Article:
So he had plenty of enemies, and he didn't run himself over with his own car several times. But he had enough supporters who didn't believe that Pasolini was killed because of a badly negotiated sex transaction, even before the hustler's confession was retracted. But who? The mob? The Vatican? The government? Really pro-active film critics?
Actually, it's his films that I know, his films that have the most global reknown. On one end of the spectrum, there's his Gospel According to St Matthew, nominated for three Academy Awards and still considered one of the most best cinematic tellings of Christ's life ever made (yes, he was an atheist at the time of production.) On the other end of the spectrum, his final film, an extremely vivid and politicized adaption of the Marquis De Sade's 120 Days of Sodom, is still banned several countries to this day. In fact, Pasolini's murder happened before the global release of Salo, implicating the film as another possible motive for his murder.
While I'm not about to post Salo on here, I found a short film (music video, kinda) he directed for a collection, about the discarding of two marrionettes. It has all the Pasolini strengths: arresting images, bizzare juxtapositions, fanfare for the common man, ending that's 90% bummer, 10% uplift:

And now for something completely different: here's some English intellectuals, distilling the peculiarities of Pasolini in their own medium:

Thursday, March 4, 2010

March 4

So how about a birthday for David Matthews? Not Dave Matthews, the tremolous, eponymous jam bandleader of the 90's and beyond (his birthday's January 9th); David Matthews, the jazz keyboardist who made his name in the 70's with his eponymous band and/or the Manhatten Jazz Quintet, as well as jamming with folks like James Brown and Nina Simone. Nowadays, you need a friend in Japan to track down any of his music, old or new. But maybe, if you're lucky, you know a turntablist who has his 1977 Dune album, inspired by the novel and other science fiction classics like Star Wars and Silent Running. Here's the song that he felt he had to call "Sandworms":

Tuesday, March 2, 2010

March 3

She's gonna be mad.
I asked her to pick somebody for today, to try and get her interested in the blog. Couples are supposed to do things together, right? So I asked her to take a look, and she picked a certain movie director who's done rather well for himself, a director that I've actually had the pleasure of working for (for one day,) a director that has three franchises under his belt.
And that's exactly why I feel like I can't write about him today. I mean, Happy Birthday to George Miller, the director that gave Mel Gibson, Nicole Kidman, and ME their big break... sure, all the best. But the guy's doing pretty good for himself; I mean, he turned down the Justice League movie, because he'd rather finish Happy Feet 2 and move on to the next Mad Max movie.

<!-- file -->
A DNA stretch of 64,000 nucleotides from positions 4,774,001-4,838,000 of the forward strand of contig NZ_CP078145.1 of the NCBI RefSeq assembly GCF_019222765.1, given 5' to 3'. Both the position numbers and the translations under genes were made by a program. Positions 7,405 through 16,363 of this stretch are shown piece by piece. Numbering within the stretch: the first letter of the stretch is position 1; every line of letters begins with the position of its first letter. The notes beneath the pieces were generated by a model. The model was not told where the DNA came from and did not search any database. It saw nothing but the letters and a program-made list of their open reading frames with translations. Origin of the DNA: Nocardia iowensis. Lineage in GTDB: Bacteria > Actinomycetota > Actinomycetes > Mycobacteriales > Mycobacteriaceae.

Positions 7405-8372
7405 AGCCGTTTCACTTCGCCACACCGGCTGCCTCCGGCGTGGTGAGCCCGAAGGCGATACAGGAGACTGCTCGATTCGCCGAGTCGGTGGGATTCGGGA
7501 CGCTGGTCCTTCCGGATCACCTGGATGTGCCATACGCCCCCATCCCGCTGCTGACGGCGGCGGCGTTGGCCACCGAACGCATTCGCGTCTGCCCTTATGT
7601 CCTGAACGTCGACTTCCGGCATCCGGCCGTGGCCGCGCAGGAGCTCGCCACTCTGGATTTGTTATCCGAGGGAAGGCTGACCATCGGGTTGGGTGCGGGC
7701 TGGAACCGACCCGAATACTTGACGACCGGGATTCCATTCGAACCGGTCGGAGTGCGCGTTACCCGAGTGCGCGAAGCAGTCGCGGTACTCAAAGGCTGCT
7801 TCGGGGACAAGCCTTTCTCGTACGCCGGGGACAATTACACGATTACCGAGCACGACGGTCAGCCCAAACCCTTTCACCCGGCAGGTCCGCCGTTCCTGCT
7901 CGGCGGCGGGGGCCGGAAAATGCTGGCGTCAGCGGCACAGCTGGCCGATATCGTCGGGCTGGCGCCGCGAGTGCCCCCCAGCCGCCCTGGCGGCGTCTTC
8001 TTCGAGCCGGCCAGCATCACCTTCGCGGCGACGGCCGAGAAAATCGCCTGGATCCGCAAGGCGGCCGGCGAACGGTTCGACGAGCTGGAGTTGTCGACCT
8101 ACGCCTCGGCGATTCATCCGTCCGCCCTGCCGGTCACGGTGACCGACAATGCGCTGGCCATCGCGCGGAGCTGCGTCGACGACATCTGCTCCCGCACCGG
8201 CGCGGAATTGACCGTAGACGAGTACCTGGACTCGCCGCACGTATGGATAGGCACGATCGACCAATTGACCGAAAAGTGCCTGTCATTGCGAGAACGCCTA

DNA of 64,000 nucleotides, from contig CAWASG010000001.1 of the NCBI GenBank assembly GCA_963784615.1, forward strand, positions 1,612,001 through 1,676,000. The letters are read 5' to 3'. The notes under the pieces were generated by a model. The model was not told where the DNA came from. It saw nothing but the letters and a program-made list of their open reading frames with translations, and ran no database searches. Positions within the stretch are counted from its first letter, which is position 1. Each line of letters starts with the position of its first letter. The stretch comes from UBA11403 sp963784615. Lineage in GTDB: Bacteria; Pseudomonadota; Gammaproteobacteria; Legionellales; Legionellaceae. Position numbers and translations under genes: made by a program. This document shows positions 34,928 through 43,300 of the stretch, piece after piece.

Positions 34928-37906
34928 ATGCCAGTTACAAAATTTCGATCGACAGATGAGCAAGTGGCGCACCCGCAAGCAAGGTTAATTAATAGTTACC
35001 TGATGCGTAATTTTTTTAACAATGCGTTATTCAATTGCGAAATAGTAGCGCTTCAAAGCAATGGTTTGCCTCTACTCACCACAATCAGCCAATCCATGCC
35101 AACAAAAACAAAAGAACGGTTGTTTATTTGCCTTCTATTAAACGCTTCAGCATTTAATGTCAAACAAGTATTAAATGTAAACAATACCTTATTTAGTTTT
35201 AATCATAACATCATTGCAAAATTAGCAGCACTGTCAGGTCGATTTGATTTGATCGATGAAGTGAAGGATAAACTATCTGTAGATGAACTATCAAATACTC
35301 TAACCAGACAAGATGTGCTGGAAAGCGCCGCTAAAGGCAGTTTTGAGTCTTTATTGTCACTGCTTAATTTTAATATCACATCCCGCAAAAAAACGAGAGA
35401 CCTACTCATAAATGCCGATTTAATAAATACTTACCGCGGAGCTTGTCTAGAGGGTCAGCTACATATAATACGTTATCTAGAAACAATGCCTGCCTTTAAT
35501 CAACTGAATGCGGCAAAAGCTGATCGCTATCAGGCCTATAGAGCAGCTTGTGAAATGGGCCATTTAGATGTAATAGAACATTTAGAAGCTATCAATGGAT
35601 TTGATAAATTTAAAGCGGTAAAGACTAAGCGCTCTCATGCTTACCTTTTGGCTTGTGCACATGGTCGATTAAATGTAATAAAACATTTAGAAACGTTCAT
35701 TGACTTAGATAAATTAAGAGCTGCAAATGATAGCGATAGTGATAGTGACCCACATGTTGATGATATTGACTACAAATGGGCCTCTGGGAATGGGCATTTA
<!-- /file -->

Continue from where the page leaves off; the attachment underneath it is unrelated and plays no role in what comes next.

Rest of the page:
Here's an interview with George Miller, offering some words of wisdom that he won while working in Hollywood:

But I feel obligated to feature somebody like Timo Tolkki, a guitarist who recently ended his tenure in the power metal band Stratovarius. He's included in Guitar World's 50 fastest guitarists. Here's a 2004 live performance that should demonstrate why:

Yup. She's gonna be mad.

March 2

Time snuck up on me, but I can still swig a quick birthday toast to Vincent Walker, lead singer of Suburban Legends. They came to prominence on the tail end of ska's 3rd wave (they're not just from Orange County; they've played Disneyland almost 1000 times!) Suburban Legends barely survived their 'post-ska' phase, an often crippling and even fatal career move (see: Less Than Jake, Reel Big Fish, Suicide Machines, The Hippos, Save Ferris...) But they're still kicking, and posting demos of their next, skankariffic album online.
Here's Vincent and the band, performing one of their signature tunes: "Up All Night"

Monday, March 1, 2010

March 1

Today, I'm glad I'm not a podcast, because today, I say "Happy Birthday" to Dafydd Ieuan, drummer for Super Furry Animals, a band that you do not want to play Scrabble with. I know it's probably said like it's spelled, but it's still intimidating to look at for me.
And I apologize for not showing a video that atually has the band in it, but this video's too irresistible for me:

February 29

Just because there's not a February 29 as I'm writing this doesn't mean I'm going to skip it. But it gets me wondering what do leap babies do when their birthday almost comes around? Do they get the 28th to celebrate, or the 1st? Or do they just have really big parties on the 29th?
Anyway, I'm writing about Algerian pop star Khaled, the king of Rai music. On the global stage, his music's harmless, catchy pop music with a few Western accoutrements. In the local community, his music is a political act; rai music doesn't exactly gel with Islamic fundementalists. Heck, women dancing in public doesn't go down well with right-wing Islam; you can imagine their reaction to pleas for tolerance and gender equality, in songs like "Aicha".

Meanwhile he keeps rocking his John Oates mustache, and smiling his platinum smile (he's a genius in France.) In fact, here's the most likely place that North American audiences have heard him:

Happy Birthday, Khaled. Keep on rockin' in the free world...